Monthly Archives: May 2014

Thankful Thursday

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I’m thankful. “Is there a specific reason,” you may ask.  And no, there isn’t.

The world is not perfect, and we can’t make it so, although we can always try. Plans take years to get going, and then stagnate. Plans having to do with writing, work, time — there is never, ever, ever enough time to do half the things I have to do.

My favorite uncle in Romania passed away recently (he didn’t die young at 83, but still, people only die once). So this could easily be a post about sadness, or complaining. And God knows I’m a pro when it comes to moaning and groaning. Then I look around me and see so much to be thankful for.  

My family                                                                                                     My voice: so good to be able to speak up against and for anything  For the sun                                                                                              Good health                                                                                          Books                                                                                                            The beautiful sight of California hawks flying over the canyon Laughter                                                                                                       The seasons                                                                                                 For my writing                                                                                           The beautiful trees outside my office window (shown above)                                                          Sushi                                                                                                              Music                                                                                                            For everything I’ve experienced in this life of mine                           Friends I have and friends I’ve yet to meet

If contentment is a state of mind, one I have control over, I’m thankful.

 

 

Breaking Into the Creative World

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So you’re really creative and looking to break into the creative/publishing world. Except everyone else is creative too, and they’re also working hard to build interest for their novels.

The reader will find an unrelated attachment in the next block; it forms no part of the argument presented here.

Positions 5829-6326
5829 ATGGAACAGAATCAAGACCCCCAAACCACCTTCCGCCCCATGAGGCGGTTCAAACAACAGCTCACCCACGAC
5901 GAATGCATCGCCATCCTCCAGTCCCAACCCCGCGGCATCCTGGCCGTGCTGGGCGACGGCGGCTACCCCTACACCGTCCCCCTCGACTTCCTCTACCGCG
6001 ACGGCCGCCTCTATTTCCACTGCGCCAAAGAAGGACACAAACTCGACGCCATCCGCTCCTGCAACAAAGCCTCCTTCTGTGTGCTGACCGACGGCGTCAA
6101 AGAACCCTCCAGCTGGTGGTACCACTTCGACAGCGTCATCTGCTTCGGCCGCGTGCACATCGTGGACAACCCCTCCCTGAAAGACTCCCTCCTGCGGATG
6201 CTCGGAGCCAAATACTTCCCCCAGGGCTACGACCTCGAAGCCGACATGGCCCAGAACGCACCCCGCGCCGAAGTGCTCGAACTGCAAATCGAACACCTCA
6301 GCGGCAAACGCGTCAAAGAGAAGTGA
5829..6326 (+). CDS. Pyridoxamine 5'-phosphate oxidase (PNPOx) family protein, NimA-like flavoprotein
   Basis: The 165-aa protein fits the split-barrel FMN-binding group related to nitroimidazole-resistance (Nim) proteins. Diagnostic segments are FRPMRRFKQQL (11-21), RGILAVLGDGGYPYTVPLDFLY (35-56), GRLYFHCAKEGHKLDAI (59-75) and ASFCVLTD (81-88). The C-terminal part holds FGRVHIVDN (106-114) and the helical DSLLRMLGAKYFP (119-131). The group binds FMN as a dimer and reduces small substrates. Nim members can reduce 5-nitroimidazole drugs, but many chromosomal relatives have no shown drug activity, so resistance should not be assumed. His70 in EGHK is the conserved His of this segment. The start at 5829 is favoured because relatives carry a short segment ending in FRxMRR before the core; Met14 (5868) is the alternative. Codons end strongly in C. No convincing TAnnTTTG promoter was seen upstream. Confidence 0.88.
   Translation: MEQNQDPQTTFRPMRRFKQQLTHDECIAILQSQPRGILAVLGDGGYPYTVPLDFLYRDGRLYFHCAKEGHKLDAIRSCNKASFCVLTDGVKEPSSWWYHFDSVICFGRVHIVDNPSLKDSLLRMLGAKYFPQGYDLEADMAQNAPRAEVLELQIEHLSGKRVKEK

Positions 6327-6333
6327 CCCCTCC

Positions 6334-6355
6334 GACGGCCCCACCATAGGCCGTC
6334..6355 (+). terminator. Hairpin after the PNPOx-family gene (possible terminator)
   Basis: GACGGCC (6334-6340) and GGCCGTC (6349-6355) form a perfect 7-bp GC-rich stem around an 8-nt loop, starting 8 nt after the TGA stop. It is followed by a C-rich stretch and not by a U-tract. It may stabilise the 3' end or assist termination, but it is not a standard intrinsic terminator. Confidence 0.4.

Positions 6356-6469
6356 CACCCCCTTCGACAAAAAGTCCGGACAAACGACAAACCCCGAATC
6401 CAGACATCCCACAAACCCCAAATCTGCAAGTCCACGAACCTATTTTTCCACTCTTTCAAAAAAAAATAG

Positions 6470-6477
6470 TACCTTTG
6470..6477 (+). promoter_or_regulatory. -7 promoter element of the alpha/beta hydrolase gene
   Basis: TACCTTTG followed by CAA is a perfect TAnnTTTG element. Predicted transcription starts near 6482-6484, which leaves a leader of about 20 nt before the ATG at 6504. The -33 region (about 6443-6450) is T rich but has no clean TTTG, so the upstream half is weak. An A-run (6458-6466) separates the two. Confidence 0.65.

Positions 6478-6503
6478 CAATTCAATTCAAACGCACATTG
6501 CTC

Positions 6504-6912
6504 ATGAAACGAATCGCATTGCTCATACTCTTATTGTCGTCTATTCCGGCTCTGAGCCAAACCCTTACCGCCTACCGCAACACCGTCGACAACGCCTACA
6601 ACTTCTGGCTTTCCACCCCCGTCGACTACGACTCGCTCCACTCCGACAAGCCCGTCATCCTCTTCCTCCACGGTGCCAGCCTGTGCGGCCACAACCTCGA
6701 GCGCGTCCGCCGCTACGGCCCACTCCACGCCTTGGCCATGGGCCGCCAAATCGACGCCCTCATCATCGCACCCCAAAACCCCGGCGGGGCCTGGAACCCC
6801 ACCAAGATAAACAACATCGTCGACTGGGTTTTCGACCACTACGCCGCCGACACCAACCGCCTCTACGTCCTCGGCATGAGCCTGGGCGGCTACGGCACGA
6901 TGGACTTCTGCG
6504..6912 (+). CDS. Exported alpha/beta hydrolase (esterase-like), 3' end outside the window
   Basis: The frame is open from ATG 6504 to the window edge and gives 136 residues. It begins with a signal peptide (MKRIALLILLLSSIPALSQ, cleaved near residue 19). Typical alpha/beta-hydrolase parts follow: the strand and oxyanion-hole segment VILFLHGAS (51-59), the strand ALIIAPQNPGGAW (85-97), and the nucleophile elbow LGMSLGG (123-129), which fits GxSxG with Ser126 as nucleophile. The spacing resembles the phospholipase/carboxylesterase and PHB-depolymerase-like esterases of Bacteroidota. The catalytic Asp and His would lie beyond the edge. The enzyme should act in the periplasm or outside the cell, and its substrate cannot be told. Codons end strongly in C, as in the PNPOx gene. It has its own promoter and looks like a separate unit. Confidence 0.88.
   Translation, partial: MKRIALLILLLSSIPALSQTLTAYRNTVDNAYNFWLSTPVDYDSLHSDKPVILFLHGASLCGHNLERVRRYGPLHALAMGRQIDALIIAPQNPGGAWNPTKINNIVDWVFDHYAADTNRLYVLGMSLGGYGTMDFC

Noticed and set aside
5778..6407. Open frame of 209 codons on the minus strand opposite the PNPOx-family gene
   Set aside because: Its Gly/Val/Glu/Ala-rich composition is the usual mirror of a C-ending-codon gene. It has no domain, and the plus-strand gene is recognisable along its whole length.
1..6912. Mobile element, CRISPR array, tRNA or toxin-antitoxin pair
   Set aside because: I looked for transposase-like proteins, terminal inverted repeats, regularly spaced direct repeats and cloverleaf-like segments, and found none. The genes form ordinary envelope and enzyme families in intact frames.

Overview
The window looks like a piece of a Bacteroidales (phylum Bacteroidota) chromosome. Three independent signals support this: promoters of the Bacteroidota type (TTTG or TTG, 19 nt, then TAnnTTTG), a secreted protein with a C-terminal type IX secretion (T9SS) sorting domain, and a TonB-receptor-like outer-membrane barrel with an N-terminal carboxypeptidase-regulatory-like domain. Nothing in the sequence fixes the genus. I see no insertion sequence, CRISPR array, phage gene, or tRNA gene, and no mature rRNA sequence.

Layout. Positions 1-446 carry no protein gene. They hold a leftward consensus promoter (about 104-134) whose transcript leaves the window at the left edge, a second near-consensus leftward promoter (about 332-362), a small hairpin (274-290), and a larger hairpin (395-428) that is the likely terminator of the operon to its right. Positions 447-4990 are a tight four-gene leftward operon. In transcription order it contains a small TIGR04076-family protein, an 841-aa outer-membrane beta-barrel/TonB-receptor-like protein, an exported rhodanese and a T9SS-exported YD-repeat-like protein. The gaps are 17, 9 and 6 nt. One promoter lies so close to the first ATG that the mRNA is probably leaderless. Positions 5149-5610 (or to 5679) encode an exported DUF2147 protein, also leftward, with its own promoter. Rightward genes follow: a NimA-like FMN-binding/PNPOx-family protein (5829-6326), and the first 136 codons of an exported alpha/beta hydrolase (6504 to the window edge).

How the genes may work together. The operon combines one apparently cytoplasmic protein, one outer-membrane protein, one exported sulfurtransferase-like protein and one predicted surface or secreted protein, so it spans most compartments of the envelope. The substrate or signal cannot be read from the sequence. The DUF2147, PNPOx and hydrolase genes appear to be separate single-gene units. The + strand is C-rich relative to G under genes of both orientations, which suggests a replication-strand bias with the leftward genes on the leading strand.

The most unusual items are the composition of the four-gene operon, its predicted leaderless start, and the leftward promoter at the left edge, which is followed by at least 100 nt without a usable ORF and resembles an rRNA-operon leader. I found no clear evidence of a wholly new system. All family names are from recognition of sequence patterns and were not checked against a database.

No question competition in any creative field is fierce. To make it more so, established writers lose their contracts time and again and go back searching for representation. Unlike doctors or lawyers, we’re not what the world calls proven commodities. We depend on our creativity, hard work, networking, and a lot of … luck. 

Yet, judging by articles penned by agents/editors, demand for extraordinary talent is higher than ever, and therein lies the paradox.

From agents’ perspectives (again, according to their blogs), there is a lot of mediocrity out there. It’s hard to find good writers, they say. Editors and agents send armies of interns into screening rooms, demanding they find the next Amazing Manuscript by the next Big Author. With thousands of queries sent out daily, that shouldn’t be hard to find, right? But it is.

Is lack of excellence the big problem? I can almost hear you say: if only it were that simple. But no, dear friends, the issue before us is more complicated.

For one, the agenting world depends on a lot of other things, such as: 1) connections at publishing houses, 2) the trending market, and 3) the business aspect of it all.

But the cited articles, you remind me, are about talent. So, then, absent name recognition is amazing talent the sole ingredient for success?

Maybe, and how does one define talent? Look at Fifty Shades of Grey — is it the product of exceptional talent? Whatever our take on FSG, the book is a huge success. Same with Twilight. What made those books attractive to agents and later colossal successes?

I wouldn’t know the answer to the first point, but here’s my guess as to the colossal-success point: word of mouth, or something, created immediate buzz, leading to sales. Maybe the agent anticipated it all, maybe not.  Irrespective of plans and expectations, something triggered that first important spark.

How in the world does one create buzz? This goes for self-published authors as well, because the major complaint I hear there is about dismal sales. Aside from talent, what does one do to stand out? I don’t know.